Protestantism vs Orthodoxy

Cavalier

Sparrow
But the Church is not your denomination. The early Church was very hostile towards images. The myth that St. Luke painted the first icons was invented by iconophiles in Constantinople. Let's forget for a second the question, if icons are biblical or not, St. Luke did not paint icons. The Church is the bride of Christ - can the bride of Christ lie? That St. Luke painted icons is not true.
But the Orthodox Church is THE CHURCH and of what church do you speak?
 
But the Orthodox Church is THE CHURCH and of what church do you speak?
The Eastern Orthodox Church is wrong on election. I held beliefs similar to Eastern Orthodoxy on soteriology until I looked into the Bible. What Catholics, Orthodox and mainstream Protestants believe on salvation is not that different. You find differences, if you go into detail, but on surface, it is all conditional election, free will theology.
 

OrthoSerb

Pigeon
Orthodox
But the Church is not your denomination. The early Church was very hostile towards images. The myth that St. Luke painted the first icons was invented by iconophiles in Constantinople. Let's forget for a second the question, if icons are biblical or not, St. Luke did not paint icons. The Church is the bride of Christ - can the bride of Christ lie? That St. Luke painted icons is not true.
Your paradigm of denominations did not exist in the first 1000 years after Christ. You're taking the DIY denominational anarchy in modern day Protestantism and projecting the ambiguity in authority and apostolicity back in time. There was unambiguously one Church when the New Testament was canonised. You want to have the option to reject what the Church taught in all kinds of other matters, especially in regards to ecclesiology, but accept the text it canonised.
 

Elipe

Pelican
Yet the Church existed for centuries without a bible. And it is that Church that compiled the Bible sorting out heretical texts using only oral tradition as a guide.
Yes, and you still have to explain how the Church derives its authority. You can't say, "Because Jesus appointed St. Peter / the apostles", because that still relies on some sort of doctrine that had to be canonized - the doctrine is itself that Jesus appointed these men. How do you know that Jesus really is the Son of God and not as the Jews say a mere man, and how do you know that the apostles were in fact in contact with the Son of God or that Jesus did in fact appoint them as apostles?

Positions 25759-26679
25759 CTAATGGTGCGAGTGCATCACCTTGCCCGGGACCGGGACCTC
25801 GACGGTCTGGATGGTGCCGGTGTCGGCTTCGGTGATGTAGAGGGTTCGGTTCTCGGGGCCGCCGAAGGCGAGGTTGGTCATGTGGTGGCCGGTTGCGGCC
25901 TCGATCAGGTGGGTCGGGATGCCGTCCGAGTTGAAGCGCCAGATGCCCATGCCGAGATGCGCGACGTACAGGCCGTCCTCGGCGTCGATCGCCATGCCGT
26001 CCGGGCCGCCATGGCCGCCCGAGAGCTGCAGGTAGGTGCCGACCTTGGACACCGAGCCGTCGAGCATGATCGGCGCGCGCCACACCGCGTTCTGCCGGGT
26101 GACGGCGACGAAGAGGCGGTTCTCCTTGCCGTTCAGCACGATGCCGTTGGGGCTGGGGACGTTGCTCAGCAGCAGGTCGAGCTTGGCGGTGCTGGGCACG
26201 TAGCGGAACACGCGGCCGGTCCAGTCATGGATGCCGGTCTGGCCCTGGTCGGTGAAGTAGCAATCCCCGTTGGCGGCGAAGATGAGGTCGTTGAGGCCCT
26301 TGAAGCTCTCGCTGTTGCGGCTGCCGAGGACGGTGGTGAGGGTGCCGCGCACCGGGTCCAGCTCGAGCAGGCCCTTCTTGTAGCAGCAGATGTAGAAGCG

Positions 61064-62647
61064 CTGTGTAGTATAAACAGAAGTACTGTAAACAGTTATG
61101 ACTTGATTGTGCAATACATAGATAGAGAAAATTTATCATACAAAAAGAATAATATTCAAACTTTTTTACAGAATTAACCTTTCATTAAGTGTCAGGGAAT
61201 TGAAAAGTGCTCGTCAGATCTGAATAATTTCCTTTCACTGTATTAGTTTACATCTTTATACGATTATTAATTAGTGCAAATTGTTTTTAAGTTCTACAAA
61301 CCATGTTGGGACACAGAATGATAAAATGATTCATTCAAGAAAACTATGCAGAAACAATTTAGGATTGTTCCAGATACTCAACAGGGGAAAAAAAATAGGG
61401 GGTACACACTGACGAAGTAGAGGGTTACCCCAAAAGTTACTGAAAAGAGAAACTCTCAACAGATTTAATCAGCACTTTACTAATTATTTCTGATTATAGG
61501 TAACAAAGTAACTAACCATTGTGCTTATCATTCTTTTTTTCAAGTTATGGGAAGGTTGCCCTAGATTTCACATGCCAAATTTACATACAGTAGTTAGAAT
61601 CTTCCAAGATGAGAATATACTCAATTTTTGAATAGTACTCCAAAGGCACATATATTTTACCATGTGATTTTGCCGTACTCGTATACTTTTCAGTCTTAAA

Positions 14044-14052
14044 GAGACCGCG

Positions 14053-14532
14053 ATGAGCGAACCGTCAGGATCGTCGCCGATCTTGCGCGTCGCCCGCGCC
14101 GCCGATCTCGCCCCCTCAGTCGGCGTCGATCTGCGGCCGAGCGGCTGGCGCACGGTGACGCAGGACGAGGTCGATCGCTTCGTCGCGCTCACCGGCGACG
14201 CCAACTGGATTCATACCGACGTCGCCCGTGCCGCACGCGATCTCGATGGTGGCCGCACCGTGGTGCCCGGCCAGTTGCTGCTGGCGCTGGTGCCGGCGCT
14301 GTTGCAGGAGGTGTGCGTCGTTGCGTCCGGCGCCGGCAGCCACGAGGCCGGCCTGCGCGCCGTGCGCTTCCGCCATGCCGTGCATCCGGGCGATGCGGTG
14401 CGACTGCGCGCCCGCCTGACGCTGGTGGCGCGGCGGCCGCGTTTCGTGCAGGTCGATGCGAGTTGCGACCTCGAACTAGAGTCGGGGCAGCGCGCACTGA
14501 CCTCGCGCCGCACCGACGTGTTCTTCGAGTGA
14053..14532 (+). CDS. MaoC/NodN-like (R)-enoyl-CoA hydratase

Because you have to accept it on faith. That Jesus appointed His apostles with authority to form a Church that possesses authority is a statement itself that must be canonized. How can the Church canonize itself?

It's a logical paradox that is resolved by faith.
 
Your paradigm of denominations did not exist in the first 1000 years after Christ. You're taking the DIY denominational anarchy in modern day Protestantism and projecting the ambiguity in authority and apostolicity back in time. There was unambiguously one Church when the New Testament was canonised. You want to have the option to reject what the Church taught in all kinds of other matters, especially in regards to ecclesiology, but accept the text it canonised.
But why did the Eastern Orthodox Church never excommunicate anyone for lying about an Apostle? St. Luke did not paint icons. Eastern Orthodox claimed for centuries he did. That was a common myth among Eastern Orthodox and an argument for icons. Please explain this to me.

There were denominations in the first millenium. When did Alexandria leave communion with Rome and Constantinople?
 

Hermetic Seal

Pelican
Orthodox
Gold Member
It's a good analogy defending your position but I reject the notion that God makes an offer to us. The way Paul says it, we are adopted into the family of Christ and were formerly sons of perdition. We would always reject Christ were it not for the Holy Ghost causing us to be born-again.

The two needn't be mutually exclusive. I agree that the Holy Spirit works in us: but I would argue that His work includes making us able to choose to follow Christ. The Orthodox do not argue that we are left purely to our own damaged faculties in coming to the faith; only that the involvement of God in drawing us toward him does not negate our will and responsibility.

I agree 100% with reading Scripture holistically which is why I find it odd that you're angry at me for comparing a verse from John to a verse from Matthew.